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Learning the differences between calibers

  1. Jhawlz9989

    Jhawlz9989 Jul 21, 2018

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    Good morning everyone,

    Having been through Desmond’s blog on constellations, I enjoyed the write ups on the progression of calibers over the years. One of the things that’s unclear to me is the ultimate differences between, for example, a 501, 505, 551, and 561 movement. The constant issue I come back to and admittedly can’t figure out is, the movement of a watch is ultimately governed by the divisions into hours, minutes, and seconds. There’s only so many applicable ratios that the train can employ to accomplish what we need for time keeping. Given this extremely limiting condition (and leaving out the impact of additional complications - moonphase, etc.), what really makes any of these movements different other than the use of jewels in critical wear or friction points, or their general layouts? Is there any resource that shows visually the trains of these movements so I can try and understand their differences and similarities?

    Josh
     
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  2. ulackfocus

    ulackfocus Jul 21, 2018

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    I don't think you fully understand the depth of the question you're asking.
     
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  3. gatorcpa

    gatorcpa ΩF InvestiGator Staff Member Jul 21, 2018

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    I suggest you start your search here:

    http://www.ranfft.de/cgi-bin/bidfun-db.cgi?10&ranfft&&2uswk

    There are listings for hundreds and hundreds of movements there along with differences between related models.

    If you hunt around Dr. Ranfft’s site, there are explanations of many of the concepts of watchmaking.

    Please check in with us in a few months, when you’ve read it all.
    gatorcpa
     
  4. Foo2rama

    Foo2rama Keeps his worms in a ball instead of a can. Jul 21, 2018

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    I think he is focusing on the 500 movements in Connie’s.



    In regards to the 501 and directly related

    http://www.ranfft.de/cgi-bin/bidfun-db.cgi?10&ranfft&&2uswk&Omega_501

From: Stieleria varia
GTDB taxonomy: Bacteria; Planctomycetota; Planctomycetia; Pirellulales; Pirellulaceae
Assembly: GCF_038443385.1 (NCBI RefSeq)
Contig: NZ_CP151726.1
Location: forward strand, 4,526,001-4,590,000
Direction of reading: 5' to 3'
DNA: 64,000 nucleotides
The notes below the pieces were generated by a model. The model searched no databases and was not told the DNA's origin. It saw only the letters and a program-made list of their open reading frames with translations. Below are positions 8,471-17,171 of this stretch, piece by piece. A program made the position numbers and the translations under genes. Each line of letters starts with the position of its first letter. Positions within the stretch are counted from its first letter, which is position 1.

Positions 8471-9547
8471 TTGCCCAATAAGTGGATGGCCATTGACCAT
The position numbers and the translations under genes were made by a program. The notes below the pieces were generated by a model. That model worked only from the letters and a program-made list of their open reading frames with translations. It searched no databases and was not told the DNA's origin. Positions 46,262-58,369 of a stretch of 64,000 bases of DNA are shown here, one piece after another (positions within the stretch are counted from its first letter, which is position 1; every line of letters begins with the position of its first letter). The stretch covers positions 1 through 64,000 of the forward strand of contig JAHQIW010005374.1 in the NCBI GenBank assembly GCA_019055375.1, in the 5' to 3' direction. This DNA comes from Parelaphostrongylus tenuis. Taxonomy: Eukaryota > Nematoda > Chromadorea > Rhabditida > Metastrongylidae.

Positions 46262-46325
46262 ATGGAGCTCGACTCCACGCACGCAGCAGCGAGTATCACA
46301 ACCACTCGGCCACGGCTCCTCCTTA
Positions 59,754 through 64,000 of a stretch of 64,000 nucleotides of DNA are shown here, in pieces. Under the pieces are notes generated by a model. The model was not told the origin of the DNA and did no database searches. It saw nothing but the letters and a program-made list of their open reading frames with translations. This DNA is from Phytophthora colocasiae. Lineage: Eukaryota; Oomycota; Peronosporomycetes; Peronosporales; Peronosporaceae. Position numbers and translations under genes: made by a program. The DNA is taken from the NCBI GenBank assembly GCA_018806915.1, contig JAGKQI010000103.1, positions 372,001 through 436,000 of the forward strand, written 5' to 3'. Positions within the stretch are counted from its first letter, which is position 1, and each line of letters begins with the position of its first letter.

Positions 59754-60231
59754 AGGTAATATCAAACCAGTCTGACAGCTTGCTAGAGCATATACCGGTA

As you can see on the right side the movement came with different options. Day date, more jewels etc. these movements listed are all highly related and from the same direct family.

    17jewels vs the same movement with more jewels like the 500/501 is almost always denoting a US market movement. As the US had tariffs in place for watches over 17 jewels.

    You can use that database to look at other movements.

    http://www.ranfft.de/cgi-bin/bidfun-db.cgi?10&ranfft&&2uswk&Omega_561

    550 and related
     
  5. Jhawlz9989

    Jhawlz9989 Jul 21, 2018

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    I suppose once I understood the theory of differences possible I would then dive into families of movements (500-series constellations [and non-chronometer movements] being a logical starting point). Who knows, maybe I need to dive into a specific comparison to understand the theory.

    A specific example would be the 501 and 471 movements - my understanding based on Maddox’s blog is that the movements are identical except the regulator, with the 501 having a swan-neck regulator. What’s the advantage? Because the regulator is under constant tension with the set screw and the swan neck it prevents accidental movement due to shocks/bumps?

    What about the 551 and 505 movements? They are both non-date complications that are 24 jewel, chronometer movements. Having gone back and re-read parts 2 and 3 on Desmond's blog, I suppose much of the information I am after is actually there. Click wear and the double-reverser are just tough concepts to visualize using the static images in the write-up and I'm not sure I fully understand what he is trying to communicate. Things like changes in the pallet fork material are simple to understand. Maybe as I become more familiar with the design terminology these pieces will fall into place and the questions will answer themselves.
     
  6. gatorcpa

    gatorcpa ΩF InvestiGator Staff Member Jul 21, 2018

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    The 1953 and 1963 Corvettes both have V-8 engines, but are very different cars. The same is true of watch movements.

    Some of that is marketing, as thinner movements were more in style in the 1960's. Some differences result from improvements in technology as the winding mechanisms on the later movements were more efficient.

    I'm sure there were many, many other reasons for the change that I'm not aware of.
    gatorcpa
     
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  7. Foo2rama

    Foo2rama Keeps his worms in a ball instead of a can. Jul 21, 2018

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    501 and 550 movements are not related to each other. Think small block Chevy from the 60’s and a ls7 for a few years ago. Both push rod v8’s with similar architecture but no parts that swap. While most LS series motors you can swap parts around.

    There are 2 groups of movements with different bases. I provided links to both families.